Types of Probablity distributions
If our actually observed data do not match the data expected on the basis of assumptions, we would have serious doubts about our assumptions. Such data of assumption often lead to theoretical frequency distributions also known as probability distribution. This distribution is not based on actual experimental data but on certain theoretical considerations. This may be simple two valued distribution like 3:1 as in Mendelian cross or it may be more complicated. Some of the most important probability distributions are,
- Gaussian/Normal distribution
- Binomial distribution
- Poisson distribution
Binomial and Poisson distribution apply to the discontinuous random variables and are together known as discontinuous distributions. Normal distribution applies to continuous random variables and is called as continuous distribution.
The binomial distribution describes the distribution of discrete data. James Bernoulli discovered binomial distribution in 1700. When an event can have ONLY ONE OF TWO POSSIBLE outcomes either success or failure with the probability of occurrence remaining constant then it is described as binomial distribution. And such trials are called as Bernoulli trials.
Examples of Bernoulli’s Trails are:
1) Tossing a coin (head or tail)
2) Throwing a die (even or odd number)
3) Student’s performance an exam (Pass or fail)
Conditions for binomial distribution
The probability of success is denoted by ‘p’ and that of failure by ‘q’, such that p + q = 1. The distribution can be obtained under the following experimental conditions:
1) The number of trials ‘n’ is finite.
2) The trials are independent of each other.
3) Success probability ‘p’ is constant for each trial.
4) Each trial has only one of the two possible results either success or failure.
The best exams of binomial distribution are, tossing of coins or throwing of dice or drawing cards from a pack of cards.
Definition of binomial distribution
A discontinuous random variable x is said to follow binomial distribution if it assumes only non-negative values and its probability mass function is given by,
n and p are independent constants.
n is sometimes known as degree of distribution
Here, the parameters of distribution are two independent constants. The distribution is totally determined if n and p are known. And ‘”x” refers to the number of successes.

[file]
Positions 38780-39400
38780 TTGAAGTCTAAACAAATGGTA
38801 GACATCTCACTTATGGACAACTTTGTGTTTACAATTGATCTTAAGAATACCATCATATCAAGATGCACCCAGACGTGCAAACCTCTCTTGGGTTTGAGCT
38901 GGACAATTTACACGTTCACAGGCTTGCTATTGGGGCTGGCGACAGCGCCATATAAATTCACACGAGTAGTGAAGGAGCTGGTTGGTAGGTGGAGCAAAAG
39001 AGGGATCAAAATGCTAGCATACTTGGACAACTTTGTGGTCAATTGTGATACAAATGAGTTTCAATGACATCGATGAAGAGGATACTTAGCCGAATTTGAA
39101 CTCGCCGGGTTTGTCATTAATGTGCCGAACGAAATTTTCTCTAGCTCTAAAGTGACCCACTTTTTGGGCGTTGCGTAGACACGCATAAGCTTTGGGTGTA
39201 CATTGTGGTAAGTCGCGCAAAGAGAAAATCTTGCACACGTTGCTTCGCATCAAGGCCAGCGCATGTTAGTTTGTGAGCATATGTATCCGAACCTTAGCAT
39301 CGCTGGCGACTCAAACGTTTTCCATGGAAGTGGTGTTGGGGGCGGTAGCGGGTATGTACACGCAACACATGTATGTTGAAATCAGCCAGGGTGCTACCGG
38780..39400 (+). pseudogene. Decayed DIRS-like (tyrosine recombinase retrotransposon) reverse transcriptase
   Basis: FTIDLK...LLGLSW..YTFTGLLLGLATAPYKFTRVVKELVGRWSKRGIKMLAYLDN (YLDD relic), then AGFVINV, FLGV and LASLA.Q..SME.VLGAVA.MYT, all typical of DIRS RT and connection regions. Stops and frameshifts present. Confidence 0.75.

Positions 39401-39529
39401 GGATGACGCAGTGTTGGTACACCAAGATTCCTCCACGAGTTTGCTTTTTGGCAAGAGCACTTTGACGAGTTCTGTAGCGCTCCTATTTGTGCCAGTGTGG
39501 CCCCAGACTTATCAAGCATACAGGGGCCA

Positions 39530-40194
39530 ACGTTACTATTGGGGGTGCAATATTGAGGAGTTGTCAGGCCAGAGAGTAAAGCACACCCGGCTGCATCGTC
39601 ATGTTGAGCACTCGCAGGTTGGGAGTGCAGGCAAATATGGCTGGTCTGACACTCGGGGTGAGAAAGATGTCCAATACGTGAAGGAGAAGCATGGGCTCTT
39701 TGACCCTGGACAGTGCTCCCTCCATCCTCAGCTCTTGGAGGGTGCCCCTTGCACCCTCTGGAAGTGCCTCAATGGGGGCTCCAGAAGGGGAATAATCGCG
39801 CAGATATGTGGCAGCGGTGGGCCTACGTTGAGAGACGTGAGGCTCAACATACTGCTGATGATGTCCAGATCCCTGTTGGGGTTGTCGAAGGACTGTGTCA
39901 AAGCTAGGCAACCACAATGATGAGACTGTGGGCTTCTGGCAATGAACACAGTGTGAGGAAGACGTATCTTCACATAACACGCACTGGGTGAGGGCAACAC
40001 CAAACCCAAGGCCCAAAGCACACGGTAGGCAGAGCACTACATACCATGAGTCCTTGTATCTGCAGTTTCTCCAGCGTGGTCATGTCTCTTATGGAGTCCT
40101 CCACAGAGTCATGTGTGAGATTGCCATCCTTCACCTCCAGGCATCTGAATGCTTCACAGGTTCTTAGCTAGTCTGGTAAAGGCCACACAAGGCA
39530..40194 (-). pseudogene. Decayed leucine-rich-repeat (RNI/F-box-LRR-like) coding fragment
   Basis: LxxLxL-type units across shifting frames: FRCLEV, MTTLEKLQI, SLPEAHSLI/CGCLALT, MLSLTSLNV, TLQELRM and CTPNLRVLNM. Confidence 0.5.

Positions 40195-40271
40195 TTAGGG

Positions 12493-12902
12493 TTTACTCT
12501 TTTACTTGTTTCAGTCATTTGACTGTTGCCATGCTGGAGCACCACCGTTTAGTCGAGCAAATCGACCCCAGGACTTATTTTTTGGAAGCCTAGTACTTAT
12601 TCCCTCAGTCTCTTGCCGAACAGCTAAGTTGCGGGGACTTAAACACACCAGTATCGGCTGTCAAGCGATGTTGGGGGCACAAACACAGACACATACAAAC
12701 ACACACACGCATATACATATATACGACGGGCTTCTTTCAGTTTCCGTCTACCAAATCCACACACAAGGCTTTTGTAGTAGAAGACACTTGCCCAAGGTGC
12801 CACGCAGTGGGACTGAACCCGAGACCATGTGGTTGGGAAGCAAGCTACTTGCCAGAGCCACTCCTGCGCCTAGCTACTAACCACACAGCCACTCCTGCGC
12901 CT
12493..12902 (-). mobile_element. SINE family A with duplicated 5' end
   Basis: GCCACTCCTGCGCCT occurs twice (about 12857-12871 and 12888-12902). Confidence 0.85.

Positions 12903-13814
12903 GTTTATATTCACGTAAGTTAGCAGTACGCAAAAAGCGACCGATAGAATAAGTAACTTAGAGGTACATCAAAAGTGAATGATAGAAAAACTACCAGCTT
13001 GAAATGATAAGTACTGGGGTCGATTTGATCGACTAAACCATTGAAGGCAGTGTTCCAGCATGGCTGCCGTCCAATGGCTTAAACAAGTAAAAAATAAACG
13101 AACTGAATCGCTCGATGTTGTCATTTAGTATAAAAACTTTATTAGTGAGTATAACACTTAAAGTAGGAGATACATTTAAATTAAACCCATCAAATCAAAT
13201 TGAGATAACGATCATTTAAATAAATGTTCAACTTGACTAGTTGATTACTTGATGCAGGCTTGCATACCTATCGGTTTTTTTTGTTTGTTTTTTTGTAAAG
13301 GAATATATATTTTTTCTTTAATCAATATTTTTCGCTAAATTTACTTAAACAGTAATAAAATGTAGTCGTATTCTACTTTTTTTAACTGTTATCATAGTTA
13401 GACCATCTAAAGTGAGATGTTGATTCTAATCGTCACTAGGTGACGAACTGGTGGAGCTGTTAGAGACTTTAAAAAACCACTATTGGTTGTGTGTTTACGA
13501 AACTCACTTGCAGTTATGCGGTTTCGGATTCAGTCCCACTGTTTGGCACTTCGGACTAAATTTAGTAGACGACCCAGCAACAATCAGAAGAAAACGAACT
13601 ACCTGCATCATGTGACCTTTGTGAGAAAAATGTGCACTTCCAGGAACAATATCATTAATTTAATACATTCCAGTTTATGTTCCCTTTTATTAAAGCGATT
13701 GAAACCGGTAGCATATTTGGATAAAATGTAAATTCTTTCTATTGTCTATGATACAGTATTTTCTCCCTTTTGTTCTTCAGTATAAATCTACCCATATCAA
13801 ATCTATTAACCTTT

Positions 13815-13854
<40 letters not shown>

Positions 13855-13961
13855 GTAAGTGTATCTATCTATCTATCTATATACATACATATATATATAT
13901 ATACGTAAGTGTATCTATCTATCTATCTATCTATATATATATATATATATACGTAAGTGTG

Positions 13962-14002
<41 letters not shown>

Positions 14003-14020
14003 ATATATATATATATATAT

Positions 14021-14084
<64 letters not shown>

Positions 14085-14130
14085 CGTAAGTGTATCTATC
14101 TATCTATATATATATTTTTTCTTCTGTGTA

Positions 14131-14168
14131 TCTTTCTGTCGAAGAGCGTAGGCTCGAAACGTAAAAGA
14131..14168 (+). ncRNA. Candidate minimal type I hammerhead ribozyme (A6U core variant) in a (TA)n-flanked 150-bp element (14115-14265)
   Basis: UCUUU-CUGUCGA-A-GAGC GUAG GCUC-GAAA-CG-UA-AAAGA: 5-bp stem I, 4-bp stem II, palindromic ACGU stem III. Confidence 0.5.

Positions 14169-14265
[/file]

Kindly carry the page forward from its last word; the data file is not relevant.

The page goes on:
If we consider N sets of n independent trials, then number of times we get 'x' success is N (nCx px qn-x). It follows that the terms in the expansion of N (q + p)n gives the frequencies of the occurrences of 0,1, 2,...,x,...,n success in the N sets of independent trials.
Binomial distribution is a discrete distribution as X can take only integral values like 0, 1, 2, 3,…..n. Any variable which follows binomial distribution is known as binomial variable.
For example, a tossed coin can result in either heads or tails.
The probability of obtaining head is p=1/2 and a tail q=1/2.
So, (p + q) n =(p + q) 1
⇒1/2 + 1/2= 1
Characteristics of Binomial Distribution
- Binomial distribution is a discrete distribution.
- Binomial distribution has two parameters n and p
- Mean of binomial distribution is np,
- Variance of binomial distribution is npq
- Standard deviation of binomial distribution √npq
- The mean is always greater than the variance
- The mode of the binomial distribution is that value of the variable which occurs with the largest probability. Binomial distribution may have either one or two modes.
- The probability of outcome of any trial is independent of the outcome of the previous trial.
- The results of each trial are characterised by two attributes namely success or failure.
- The shape and location of the binomial distribution changes as p changes for the given n. as p increases for the fixed n, the binomial distribution shifts to right.
- If two independent random variables X and Y follow binomial distribution with parameter (n1, p) and (n2, p) respectively, then their sum (X+Y) also follows Binomial distribution with parameter (n1 + n2, p)
Applications of binomial distribution
- This distribution is mainly applied in the problems concerning:
- Number of defectives in a sample from the production line
- Number of rounds fired from the gun hitting a target
- Estimation of the reliability of the system
- Radar detection
- To know the proportion of individuals in a population having a particular character.
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